The techniques and approaches to event planning described on the following pages are not guaranteed to ensure maximum success for every event. However, experience and research indicate that these guidelines are adaptable to diverse community interests and that detailed planning is likely to produce a true community celebration from which all participants profit.


Choosing and Naming the Event

The following questions should be answered by community groups that have not yet chosen events. Discussion of the questions will also be helpful to groups evaluating existing events.

  1. What is the main purpose for staging the event - to celebrate a holiday season, or an historical event, to raise funds, to provide a cultural or educational experience, to provide fun and entertainment, or other?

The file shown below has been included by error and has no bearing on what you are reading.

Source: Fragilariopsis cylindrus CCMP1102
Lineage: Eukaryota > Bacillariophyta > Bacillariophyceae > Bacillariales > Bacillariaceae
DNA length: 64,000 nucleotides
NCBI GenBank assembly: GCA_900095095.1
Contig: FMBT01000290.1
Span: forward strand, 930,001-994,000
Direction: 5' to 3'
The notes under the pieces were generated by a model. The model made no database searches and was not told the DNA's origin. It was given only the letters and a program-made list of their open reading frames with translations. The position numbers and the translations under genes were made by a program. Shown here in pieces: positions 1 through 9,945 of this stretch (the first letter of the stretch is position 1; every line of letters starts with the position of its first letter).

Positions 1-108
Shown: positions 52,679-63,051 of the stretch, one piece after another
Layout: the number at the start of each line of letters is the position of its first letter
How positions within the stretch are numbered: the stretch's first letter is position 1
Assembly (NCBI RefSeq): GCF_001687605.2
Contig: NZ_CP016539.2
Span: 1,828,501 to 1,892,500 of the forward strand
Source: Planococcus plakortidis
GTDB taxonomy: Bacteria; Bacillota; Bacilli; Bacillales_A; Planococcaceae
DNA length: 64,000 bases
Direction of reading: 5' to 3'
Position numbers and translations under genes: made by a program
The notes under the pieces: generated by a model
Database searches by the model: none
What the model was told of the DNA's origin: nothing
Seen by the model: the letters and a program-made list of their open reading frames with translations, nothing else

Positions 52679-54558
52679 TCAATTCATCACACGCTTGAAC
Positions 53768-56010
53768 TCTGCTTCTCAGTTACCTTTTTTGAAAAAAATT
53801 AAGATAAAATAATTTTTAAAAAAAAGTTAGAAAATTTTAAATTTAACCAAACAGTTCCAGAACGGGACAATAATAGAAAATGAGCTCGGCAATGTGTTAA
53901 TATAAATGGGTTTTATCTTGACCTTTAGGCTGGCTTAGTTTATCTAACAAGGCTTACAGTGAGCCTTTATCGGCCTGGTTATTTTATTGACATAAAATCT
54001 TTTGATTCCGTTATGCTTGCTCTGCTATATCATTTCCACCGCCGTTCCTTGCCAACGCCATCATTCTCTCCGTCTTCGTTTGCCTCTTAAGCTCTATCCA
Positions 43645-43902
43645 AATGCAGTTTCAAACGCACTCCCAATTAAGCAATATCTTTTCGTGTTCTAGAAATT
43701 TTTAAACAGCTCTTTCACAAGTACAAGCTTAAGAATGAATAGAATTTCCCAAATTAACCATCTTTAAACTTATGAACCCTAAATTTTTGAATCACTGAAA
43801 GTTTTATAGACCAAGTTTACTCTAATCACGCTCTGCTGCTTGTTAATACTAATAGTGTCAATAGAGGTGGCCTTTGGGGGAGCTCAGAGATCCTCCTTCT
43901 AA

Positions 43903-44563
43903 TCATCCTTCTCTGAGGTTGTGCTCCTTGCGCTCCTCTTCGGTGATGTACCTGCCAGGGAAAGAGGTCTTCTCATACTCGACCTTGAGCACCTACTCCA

2. What type of event would be most in keeping with the community's unique location, history, customs, facilities, and abilities?

  3. Will the event meet a variety of needs and interests of community residents and perhaps of many visitors as well?

  4. What time of year should the event be held to best meet its objectives? On which dates will the event least conflict with other local programs or those of nearby communities?

  5. How long should the event last - several hours, one day, several days, or longer?

  6. What basic types of facilities, equipment, and supplies are need to conduct the event?

  7. How many people might attend the event?

  8. How many planners and workers are needed?

  9. How much money will be need to get the event under way?


Special Event Ideas

Themes, titles, and activities for communitywide special events are bounded only by the limits of the imagination and the ability of local groups to transform creative ideas into reality. However, events should be chosen with the needs and resources of the community uppermost in the minds of the planners.